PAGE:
Curls of Potential: All About Garlic Scapes

By Allison Radecki

Scapes aren't a byproduct. They've got plenty of uses!

Perhaps you’ve glimpsed them at the farmer’s market in late spring: a verdant tangle of shoots, wrangled into a twist and secured with a rubber band.

Just what are these vibrant coils of green? Medusa’s hair clippings? Exotic curly beans?

Friends, they are neither of the above.

Meet the mighty garlic scape, a seasonal delicacy offered up by our favorite allium as it develops the bulb of cloves that we peel, sniff, and savor. Though their harvest window is a brief one, when scapes do arrive at the market, they are a cook’s delight, providing a crisp, garlicky kick to any dish. Their flavors can also be captured and preserved in a range of easy-to-make preparations, like pesto and pickles, which will allow scapes to live on past their fleeting seasonal appearance.

As a garlic plant makes its way towards maturity, it sends up stems, called ‘scapes,’ which curve and coil in their fresh, tender state. These stalks end their twirly journey in a tightly closed bud that resembles the pointed end of a calligraphy brush. The scape’s sharp tip is linked to its English name, garlic, which is derived from the Anglo-Saxon word ‘garleac’ meaning “spear shaped leek.” If a garlic scape if left to grow, its stem will toughen and straighten as it continues its path towards procreation. The bud will eventually flower into a circular burst of green, pink, or white blooms. As time passes, each individual bloom will swell and produce a brown ‘seed.' Truth be told, these ‘seeds’ are actually miniature bulbs, called bulbils. When harvested and tucked beneath the soil, bulbils will mature into a large head of garlic in about three to four years.

Here at Ruby Roots Farm, we remove the scapes from our garlic plants in the late spring when they are young, tender, and curly. By snipping and clipping we reap two rewards.

Since the enlarging stalks and flowering buds would draw nutrients away from the head of garlic ripening beneath the ground—which is our ultimate goal— this haircut encourages our maturing bulbs to reach their full potential and secures them the full energy of the growing plant. The scape harvest’s second gift is a range of culinary possibilities which allow cooks to experience their crisp, vegetal flavors as summertime makes its debut and even beyond.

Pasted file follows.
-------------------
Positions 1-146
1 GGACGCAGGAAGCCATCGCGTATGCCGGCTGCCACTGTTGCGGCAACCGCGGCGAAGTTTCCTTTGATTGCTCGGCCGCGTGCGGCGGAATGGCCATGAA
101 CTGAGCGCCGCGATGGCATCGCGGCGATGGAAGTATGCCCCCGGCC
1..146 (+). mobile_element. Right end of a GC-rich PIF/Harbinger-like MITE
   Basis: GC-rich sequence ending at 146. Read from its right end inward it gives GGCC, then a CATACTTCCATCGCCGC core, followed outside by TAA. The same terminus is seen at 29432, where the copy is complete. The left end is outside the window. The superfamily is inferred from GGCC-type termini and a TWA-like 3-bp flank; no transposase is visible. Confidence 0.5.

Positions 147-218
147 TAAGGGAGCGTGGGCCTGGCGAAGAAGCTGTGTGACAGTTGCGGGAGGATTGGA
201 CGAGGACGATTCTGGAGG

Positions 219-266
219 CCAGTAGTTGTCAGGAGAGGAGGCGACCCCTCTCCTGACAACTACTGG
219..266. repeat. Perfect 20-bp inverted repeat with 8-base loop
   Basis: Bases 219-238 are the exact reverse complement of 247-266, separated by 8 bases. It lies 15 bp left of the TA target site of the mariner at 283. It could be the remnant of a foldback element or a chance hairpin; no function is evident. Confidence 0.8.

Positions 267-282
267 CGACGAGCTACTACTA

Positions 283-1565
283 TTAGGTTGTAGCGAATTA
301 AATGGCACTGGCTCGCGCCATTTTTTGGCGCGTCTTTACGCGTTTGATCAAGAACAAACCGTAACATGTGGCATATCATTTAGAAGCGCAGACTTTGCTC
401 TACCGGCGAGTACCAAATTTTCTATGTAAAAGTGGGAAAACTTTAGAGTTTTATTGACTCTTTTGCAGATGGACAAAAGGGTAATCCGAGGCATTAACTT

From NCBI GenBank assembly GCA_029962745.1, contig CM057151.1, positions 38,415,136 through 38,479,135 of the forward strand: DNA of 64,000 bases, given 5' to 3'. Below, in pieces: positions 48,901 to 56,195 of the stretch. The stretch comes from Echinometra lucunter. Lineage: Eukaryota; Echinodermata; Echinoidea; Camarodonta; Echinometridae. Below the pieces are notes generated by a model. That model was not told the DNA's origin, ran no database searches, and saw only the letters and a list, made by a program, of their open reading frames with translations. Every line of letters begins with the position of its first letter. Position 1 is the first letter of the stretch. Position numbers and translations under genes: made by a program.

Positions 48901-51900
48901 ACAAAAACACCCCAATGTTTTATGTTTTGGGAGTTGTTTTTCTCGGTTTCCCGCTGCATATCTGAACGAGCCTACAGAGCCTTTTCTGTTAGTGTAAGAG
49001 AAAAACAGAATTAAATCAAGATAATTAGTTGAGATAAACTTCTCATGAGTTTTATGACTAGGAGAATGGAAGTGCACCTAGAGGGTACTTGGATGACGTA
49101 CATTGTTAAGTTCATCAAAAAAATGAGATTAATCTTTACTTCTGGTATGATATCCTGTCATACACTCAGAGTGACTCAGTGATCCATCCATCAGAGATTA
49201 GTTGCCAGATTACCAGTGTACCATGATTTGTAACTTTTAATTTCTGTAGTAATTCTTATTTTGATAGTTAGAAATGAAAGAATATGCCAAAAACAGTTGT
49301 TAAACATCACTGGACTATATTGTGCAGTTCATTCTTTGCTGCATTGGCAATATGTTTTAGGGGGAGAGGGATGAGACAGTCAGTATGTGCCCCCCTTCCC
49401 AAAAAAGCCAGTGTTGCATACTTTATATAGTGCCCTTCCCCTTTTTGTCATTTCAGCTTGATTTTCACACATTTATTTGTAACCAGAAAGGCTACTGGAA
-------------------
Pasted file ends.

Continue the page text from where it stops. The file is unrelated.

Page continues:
There are many uses for scapes, which add their garlic essence to any dish:

- Chop them up finely and treat them as a substitution for chives or scallions in any recipe - Add a fine dice of scapes to an omelet with goat cheese - Pickle your scapes and use them in a variety of dishes or cocktails - Whirl them in a food processors to make an easy scape pesto

Below are two of Ruby Roots Farm’s favorite ways to preserve our scapes, so we can continue tasting their flavors well into the colder months. There's nothing quite like devouring a warm bowl of spaghetti and scape pesto on a frigid February evening; one twirl of your fork brings back the warmth of summer sunshine and the spicy flavors of the late spring.


Easy Garlic Scape Pesto

Adapted from the New York Times Yield: 1 cup of pesto Preparation Time: 3 Minutes (using a Food Processor is a must for this recipe) Ingredients

1 cup garlic scapes ( sliced crosswise into little circles) ¼ cup raw sunflower seeds (you can also use pine nuts, which are much pricier) ½ a cup extra virgin olive oil ¼ cup Parmesan Cheese ½ a cup of basil leaves Juice of one lemon

NOTE: Before you begin, take a quick crunch of one of your garlic scapes to test how potent it is. Some harvests tend to have a mild flavor, while other can pack quite the ka-pow!

If your scapes are quite strong you can mellow their sharpness by placing the chopped scapes in a colander and slowly pouring a few cups of boiling water over them. Drain well, pat dry with a paper towel, and use as directed below. Directions

When making a pesto, ingredient order matters. Please follow the exact order of additions below to guarantee the proper final consistency of your pesto.

  1. Slice your scapes and place them in your food processor and pulse for 30 seconds.

  2. Add your sunflower seeds (or pine nuts) and pulse for 30 more seconds to mix them well with the scapes. Scrape down the side of your bowl with a rubber spatula to capture any seed bits that may be trying to escape the pulverization process.